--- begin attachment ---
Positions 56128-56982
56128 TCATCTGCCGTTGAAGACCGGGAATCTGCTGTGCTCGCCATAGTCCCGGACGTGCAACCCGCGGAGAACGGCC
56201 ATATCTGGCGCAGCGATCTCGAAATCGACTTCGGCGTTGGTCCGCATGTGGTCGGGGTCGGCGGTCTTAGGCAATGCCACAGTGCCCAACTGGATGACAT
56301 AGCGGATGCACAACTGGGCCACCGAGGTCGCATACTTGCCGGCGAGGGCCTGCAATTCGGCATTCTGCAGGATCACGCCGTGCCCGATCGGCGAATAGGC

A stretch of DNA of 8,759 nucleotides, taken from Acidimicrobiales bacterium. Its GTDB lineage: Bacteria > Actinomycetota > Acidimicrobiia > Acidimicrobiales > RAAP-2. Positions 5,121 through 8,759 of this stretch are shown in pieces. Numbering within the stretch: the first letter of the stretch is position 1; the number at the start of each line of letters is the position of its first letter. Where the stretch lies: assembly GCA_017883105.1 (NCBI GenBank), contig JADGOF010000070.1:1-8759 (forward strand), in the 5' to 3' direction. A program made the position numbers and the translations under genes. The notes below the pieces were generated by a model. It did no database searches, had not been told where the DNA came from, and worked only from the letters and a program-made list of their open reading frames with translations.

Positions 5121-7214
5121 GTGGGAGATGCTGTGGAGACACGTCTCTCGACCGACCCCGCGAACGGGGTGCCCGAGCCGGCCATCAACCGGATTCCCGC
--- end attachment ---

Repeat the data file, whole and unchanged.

Positions 56128-56982
56128 TCATCTGCCGTTGAAGACCGGGAATCTGCTGTGCTCGCCATAGTCCCGGACGTGCAACCCGCGGAGAACGGCC
56201 ATATCTGGCGCAGCGATCTCGAAATCGACTTCGGCGTTGGTCCGCATGTGGTCGGGGTCGGCGGTCTTAGGCAATGCCACAGTGCCCAACTGGATGACAT
56301 AGCGGATGCACAACTGGGCCACCGAGGTCGCATACTTGCCGGCGAGGGCCTGCAATTCGGCATTCTGCAGGATCACGCCGTGCCCGATCGGCGAATAGGC

A stretch of DNA of 8,759 nucleotides, taken from Acidimicrobiales bacterium. Its GTDB lineage: Bacteria > Actinomycetota > Acidimicrobiia > Acidimicrobiales > RAAP-2. Positions 5,121 through 8,759 of this stretch are shown in pieces. Numbering within the stretch: the first letter of the stretch is position 1; the number at the start of each line of letters is the position of its first letter. Where the stretch lies: assembly GCA_017883105.1 (NCBI GenBank), contig JADGOF010000070.1:1-8759 (forward strand), in the 5' to 3' direction. A program made the position numbers and the translations under genes. The notes below the pieces were generated by a model. It did no database searches, had not been told where the DNA came from, and worked only from the letters and a program-made list of their open reading frames with translations.

Positions 5121-7214
5121 GTGGGAGATGCTGTGGAGACACGTCTCTCGACCGACCCCGCGAACGGGGTGCCCGAGCCGGCCATCAACCGGATTCCCGC